Noticing and Making

On a recent walk in my neighborhood I stopped to take a picture of a bird’s nest. It isn’t as if I’d never seen one before, but this one was in a low tree, and, though abandoned, perfectly intact. As I walked towards my house, feeling satisfied and special for having seen such a small piece of natural engineering so close, I noticed something else. Almost every other tree on my walk had a birds nest. I’ve taken this same walk many, many times. Alone, with other people, in the morning, the evening, on cold and warm days. I’d just never really looked, not like this, before. 

But it made sense. Because in the morning, when I stand by my front window drinking coffee, there is a cacophony of robins darting from tree to tree. Once, even, when it rained, five of them took shelter under the eave of my porch. I don’t know where I thought these birds came from. I didn’t think about it, I suppose.

They were just there, living their lives, as I live mine. 

One of my favorite essays is Seeing, by Annie Dillard. I love it so much I used to teach it in my previous life as a college professor. This essay has stayed with me for so many years since I first read it, for many reasons, one of which is that I think I am always trying to see better. Always trying to get a clearer view. We live in an era where so much is put in front of us all of the time. Ads and posts and alarmist articles. Things to do and to buy and think.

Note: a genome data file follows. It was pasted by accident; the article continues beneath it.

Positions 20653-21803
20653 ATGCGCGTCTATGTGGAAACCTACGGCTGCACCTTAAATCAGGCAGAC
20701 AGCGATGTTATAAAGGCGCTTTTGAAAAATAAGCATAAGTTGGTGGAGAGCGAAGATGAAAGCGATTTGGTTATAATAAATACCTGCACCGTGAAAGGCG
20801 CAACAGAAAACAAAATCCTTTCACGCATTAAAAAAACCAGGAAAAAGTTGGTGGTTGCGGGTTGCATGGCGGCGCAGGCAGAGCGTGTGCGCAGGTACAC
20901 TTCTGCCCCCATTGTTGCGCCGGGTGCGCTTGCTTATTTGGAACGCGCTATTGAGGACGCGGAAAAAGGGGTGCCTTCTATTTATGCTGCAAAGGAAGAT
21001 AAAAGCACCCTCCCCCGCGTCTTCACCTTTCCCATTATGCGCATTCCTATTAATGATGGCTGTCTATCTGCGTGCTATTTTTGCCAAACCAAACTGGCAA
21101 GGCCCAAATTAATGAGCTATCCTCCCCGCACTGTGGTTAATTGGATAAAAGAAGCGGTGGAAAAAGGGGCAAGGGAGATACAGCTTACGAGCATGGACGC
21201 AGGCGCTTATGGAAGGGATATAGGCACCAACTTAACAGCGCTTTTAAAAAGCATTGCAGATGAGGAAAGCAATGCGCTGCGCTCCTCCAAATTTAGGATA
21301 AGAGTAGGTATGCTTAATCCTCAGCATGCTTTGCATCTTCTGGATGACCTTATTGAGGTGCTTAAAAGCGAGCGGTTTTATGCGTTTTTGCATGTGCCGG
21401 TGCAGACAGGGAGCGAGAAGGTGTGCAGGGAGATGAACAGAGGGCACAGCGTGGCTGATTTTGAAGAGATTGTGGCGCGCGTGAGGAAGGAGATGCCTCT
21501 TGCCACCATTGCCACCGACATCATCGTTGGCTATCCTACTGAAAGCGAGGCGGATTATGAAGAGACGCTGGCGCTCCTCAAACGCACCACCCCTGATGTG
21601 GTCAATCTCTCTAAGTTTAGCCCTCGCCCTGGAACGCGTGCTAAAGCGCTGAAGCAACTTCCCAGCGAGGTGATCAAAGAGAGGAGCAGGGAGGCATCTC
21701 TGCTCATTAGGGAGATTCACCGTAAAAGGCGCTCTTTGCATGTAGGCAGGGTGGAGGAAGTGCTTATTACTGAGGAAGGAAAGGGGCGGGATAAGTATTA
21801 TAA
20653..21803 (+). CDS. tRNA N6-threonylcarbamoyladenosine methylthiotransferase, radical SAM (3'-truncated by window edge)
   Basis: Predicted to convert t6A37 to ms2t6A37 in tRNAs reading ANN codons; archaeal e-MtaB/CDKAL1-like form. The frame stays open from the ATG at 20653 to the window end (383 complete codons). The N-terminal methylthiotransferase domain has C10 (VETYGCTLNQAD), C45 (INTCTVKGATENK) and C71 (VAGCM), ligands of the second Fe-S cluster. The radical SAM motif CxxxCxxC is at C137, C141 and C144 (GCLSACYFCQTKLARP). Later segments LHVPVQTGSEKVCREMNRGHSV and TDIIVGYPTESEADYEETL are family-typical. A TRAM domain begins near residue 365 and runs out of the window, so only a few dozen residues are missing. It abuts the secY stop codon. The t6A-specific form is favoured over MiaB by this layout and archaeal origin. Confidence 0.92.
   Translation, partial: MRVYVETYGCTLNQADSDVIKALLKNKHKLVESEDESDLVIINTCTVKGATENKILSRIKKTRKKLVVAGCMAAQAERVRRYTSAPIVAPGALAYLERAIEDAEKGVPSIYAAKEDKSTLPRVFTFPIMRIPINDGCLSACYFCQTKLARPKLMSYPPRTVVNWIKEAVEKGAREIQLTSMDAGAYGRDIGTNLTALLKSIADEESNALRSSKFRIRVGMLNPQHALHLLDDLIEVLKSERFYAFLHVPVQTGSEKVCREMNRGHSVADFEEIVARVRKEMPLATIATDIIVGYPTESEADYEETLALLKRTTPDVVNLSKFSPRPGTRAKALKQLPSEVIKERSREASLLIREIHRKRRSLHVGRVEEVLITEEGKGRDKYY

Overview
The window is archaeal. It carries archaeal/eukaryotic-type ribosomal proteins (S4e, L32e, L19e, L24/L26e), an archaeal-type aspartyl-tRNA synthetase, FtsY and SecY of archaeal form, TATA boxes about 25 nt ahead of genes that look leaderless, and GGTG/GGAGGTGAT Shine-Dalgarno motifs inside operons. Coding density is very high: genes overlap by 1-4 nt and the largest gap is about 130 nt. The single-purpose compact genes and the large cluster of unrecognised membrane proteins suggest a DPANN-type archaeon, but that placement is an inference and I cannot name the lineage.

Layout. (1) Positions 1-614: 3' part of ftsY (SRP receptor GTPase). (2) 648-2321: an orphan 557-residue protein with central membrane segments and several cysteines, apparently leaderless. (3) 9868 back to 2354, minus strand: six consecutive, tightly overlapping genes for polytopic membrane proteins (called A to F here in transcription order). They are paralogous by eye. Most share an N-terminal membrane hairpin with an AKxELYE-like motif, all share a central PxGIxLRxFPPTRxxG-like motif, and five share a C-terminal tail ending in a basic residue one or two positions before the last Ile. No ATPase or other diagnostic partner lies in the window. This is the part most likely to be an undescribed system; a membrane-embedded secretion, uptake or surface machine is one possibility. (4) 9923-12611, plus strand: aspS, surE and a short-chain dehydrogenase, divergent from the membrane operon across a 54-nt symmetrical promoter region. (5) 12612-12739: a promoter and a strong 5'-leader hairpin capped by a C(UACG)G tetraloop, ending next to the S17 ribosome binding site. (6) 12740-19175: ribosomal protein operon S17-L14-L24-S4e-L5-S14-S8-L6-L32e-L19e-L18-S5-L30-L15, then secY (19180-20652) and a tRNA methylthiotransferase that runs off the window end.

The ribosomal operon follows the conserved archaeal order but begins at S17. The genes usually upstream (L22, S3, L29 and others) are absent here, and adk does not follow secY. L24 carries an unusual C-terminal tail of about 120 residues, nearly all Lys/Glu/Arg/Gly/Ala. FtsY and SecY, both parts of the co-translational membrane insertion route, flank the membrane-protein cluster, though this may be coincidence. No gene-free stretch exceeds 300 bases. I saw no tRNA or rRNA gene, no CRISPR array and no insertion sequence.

I like forcing myself to move towards a noticing. It’s like taking a deep breath. To really notice is, to once again reference Annie Dillard, as if “I had been my whole life a bell, and never knew it until at that moment I was lifted and struck.” 

I always thought this line was about love, and it is, but the older I get the more I am convinced love means something different than what I was always told. That love is more expansive than the western notion of marriage and children. It is in these moments, when I am alone, when I am walking streets I have walked so many times, and still find that the world can surprise me, that I feel most in love. And not with a particular person or thing or idea. Just with being human. Being here. And I feel that love returned to me again and again. This is the sight of possibility. Where I am grateful to my body for carrying me. Grateful just to be. 

These feelings are sometimes fleeting

I open my door and the usual distractions are waiting. But the more I can notice, the longer I can carry that feeling. I will confess that I am not a person who aspires to be happy all the time. I am one who aspires to feel everything without judgment. I think many of us spend many years feeling bad and then feeling bad about feeling bad. What a waste! When I could just be letting all of it, sadness, happiness, fear, nostalgia, anxiety, courage, flow through me.  

And what does any of this have to do with making? Making is its own kind of noticing, isn’t it? Sometimes my making practice starts to feel more about being noticed, being seen, than it does about noticing or seeing. This is when I know something needs to change, when I crave a reset.